Open Access
Vet. Res.
Volume 39, Number 3, May-June 2008
Number of page(s) 12
Published online 29 February 2008
How to cite this article Vet. Res. (2008) 39:36
How to cite this article: Vet. Res. (2008) 39:36
DOI: 10.1051/vetres:2008013

Slc11a1 (formerly Nramp1) and susceptibility to canine visceral leishmaniasis

Elisenda Sanchez-Robert1, Laura Altet1, Mireia Utzet-Sadurni2, Urs Giger3, Armand Sanchez1 and Olga Francino1

1  Veterinary Molecular Genetics Service, Department of Animal and Food Science, Veterinary Faculty, Universitat Autonoma de Barcelona, 08193 Bellaterra, Barcelona, Spain
2  Population Genomics Node, National Institute for Bioinformatics, Biomedical Research Park, 08003 Barcelona, Spain
3  Section of Medical Genetics, School of Veterinary Medicine, University of Pennsylvania, 3900 Spruce Street, Philadelphia, PA 19104-6010 USA

(Received 26 July 2007; accepted 18 February 2008; published online 29 February 2008)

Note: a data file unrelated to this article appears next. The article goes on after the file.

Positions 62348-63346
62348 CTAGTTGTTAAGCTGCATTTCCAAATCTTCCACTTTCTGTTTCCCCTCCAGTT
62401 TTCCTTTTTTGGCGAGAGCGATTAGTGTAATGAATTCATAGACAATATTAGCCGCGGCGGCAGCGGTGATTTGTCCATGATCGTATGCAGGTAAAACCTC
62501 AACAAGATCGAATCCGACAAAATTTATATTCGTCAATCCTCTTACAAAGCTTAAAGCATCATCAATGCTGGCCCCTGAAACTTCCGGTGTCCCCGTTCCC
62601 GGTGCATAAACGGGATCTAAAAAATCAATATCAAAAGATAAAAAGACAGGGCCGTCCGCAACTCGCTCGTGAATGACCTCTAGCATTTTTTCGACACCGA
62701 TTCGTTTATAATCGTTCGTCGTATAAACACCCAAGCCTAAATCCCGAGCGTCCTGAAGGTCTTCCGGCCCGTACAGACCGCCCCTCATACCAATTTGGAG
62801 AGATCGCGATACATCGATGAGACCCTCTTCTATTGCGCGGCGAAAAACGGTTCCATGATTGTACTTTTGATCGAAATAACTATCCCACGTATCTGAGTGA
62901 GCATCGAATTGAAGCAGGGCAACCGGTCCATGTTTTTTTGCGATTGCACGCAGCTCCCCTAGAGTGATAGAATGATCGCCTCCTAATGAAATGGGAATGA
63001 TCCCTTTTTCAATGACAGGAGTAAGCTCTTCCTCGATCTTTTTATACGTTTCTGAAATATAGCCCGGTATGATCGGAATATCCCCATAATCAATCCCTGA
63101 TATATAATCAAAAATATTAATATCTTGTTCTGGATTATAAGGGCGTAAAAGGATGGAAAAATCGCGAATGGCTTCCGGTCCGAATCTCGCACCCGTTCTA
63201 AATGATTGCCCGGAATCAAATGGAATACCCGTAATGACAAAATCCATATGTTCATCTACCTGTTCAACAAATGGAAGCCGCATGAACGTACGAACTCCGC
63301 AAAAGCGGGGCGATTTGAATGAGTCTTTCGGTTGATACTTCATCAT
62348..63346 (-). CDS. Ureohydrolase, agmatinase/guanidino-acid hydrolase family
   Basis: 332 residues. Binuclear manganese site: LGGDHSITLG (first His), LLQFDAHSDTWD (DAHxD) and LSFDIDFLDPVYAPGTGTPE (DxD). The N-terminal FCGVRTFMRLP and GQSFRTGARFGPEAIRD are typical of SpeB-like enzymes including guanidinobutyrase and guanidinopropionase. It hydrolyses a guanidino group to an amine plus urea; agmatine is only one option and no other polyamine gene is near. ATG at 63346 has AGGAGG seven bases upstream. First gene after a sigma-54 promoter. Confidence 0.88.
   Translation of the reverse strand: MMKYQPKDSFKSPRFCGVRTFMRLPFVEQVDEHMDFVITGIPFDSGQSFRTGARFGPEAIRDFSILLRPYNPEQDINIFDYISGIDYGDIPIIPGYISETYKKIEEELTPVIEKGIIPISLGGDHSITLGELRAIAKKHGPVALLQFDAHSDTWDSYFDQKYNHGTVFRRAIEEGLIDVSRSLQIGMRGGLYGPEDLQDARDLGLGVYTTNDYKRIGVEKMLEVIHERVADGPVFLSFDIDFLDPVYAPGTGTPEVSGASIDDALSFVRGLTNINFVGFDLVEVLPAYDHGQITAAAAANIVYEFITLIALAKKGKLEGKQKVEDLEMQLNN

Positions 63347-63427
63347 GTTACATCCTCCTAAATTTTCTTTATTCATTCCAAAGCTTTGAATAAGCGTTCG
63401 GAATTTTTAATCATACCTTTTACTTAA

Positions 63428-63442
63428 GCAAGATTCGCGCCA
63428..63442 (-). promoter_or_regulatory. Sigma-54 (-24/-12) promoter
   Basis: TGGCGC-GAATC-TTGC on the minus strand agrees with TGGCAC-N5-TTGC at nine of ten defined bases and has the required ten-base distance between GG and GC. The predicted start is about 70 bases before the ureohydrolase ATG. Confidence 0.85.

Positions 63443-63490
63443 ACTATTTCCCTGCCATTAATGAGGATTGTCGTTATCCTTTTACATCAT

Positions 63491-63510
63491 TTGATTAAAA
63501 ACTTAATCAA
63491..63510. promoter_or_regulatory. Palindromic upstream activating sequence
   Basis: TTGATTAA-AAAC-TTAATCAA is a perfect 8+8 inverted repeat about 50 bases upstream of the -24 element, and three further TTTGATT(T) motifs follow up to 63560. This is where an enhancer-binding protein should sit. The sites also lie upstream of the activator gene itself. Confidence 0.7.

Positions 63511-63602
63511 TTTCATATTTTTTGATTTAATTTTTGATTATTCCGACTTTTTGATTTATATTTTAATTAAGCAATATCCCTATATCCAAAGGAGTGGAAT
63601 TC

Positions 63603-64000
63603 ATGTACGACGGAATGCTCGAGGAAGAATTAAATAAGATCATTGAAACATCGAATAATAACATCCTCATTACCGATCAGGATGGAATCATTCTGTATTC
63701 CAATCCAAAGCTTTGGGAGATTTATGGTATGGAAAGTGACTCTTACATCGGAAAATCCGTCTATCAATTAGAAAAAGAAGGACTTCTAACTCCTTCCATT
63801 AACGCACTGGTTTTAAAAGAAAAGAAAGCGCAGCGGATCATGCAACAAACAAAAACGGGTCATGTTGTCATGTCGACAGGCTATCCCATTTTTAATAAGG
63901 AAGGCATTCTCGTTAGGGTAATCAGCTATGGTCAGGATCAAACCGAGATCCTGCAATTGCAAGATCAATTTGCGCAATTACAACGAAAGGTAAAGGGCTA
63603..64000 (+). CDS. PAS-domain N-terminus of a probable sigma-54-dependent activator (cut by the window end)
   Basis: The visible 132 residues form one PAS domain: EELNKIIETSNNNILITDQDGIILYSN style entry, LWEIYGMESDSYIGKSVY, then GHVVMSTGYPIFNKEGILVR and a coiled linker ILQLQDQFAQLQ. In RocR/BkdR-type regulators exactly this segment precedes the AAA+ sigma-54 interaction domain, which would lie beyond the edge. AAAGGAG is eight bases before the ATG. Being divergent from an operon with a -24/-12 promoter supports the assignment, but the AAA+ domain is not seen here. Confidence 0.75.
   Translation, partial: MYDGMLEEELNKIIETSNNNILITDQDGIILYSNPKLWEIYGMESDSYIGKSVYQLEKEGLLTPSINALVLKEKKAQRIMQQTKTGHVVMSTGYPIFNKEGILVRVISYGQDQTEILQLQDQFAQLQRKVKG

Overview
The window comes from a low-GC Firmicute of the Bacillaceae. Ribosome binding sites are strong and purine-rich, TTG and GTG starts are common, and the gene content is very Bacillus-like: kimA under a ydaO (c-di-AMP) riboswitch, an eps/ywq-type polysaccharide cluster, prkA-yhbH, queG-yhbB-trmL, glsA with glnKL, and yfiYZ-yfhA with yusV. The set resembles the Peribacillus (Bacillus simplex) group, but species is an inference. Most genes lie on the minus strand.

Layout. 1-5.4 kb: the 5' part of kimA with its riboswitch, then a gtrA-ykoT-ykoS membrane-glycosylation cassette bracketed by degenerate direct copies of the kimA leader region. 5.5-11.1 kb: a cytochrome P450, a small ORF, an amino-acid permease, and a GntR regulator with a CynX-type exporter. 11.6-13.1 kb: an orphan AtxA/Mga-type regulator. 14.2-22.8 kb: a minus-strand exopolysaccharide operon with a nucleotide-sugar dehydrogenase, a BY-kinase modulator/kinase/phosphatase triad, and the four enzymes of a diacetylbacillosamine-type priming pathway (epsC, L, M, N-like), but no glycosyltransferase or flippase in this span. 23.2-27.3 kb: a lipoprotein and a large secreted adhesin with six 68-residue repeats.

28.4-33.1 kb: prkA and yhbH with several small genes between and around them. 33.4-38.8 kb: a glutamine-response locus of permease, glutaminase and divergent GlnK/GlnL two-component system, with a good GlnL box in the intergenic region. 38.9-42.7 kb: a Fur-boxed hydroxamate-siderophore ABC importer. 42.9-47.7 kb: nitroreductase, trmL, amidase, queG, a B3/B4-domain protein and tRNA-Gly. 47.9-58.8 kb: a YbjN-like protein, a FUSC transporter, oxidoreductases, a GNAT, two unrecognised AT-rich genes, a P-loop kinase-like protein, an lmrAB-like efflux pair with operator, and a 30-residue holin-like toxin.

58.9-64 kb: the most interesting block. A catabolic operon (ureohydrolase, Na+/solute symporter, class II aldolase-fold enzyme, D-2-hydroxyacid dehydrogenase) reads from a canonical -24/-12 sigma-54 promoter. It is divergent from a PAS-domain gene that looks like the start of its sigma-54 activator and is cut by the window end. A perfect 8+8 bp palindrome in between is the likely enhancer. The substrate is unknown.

Abstract - Visceral leishmaniasis is the most important zoonosis in Europe and it is caused by Leishmania infantum, a protozoan intracellular parasite. Canine visceral leishmaniasis (CVL) is endemic in the Mediterranean basin, Middle East, and South America, and is emerging within non endemic areas such as the United Kingdom and North America. We have analyzed 24 polymorphisms in the canine Slc11a1 (formerly NRAMP1) gene: 19 new polymorphisms characterized by direct sequencing from 40 dogs of different breeds and five polymorphisms previously described. Data analysis in a case-control study including 164 dogs of 19 different breeds revealed that two of the 24 polymorphisms were associated with increased risk for CVL: one intronic single nucleotide polymorphism (SNP) (A4549G in intron 6: odds ratio (OR) = 6.78, P = 0.001) and one silent SNP in exon 8 (C4859T: OR = 13.44, P = 0.004). In silico analysis of the significant SNP revealed that SNP in the promoter region affect putative transcription binding sites and SNP C4859T in exon 8 disrupts a putative exonic splicing enhancer (ESE). These results corroborate that Slc11a1 polymorphisms are associated with increased risk for CVL.

Key words: leishmaniasis / Slc11a1 / polymorphism / dog / susceptibility

Corresponding author:

© INRA, EDP Sciences 2008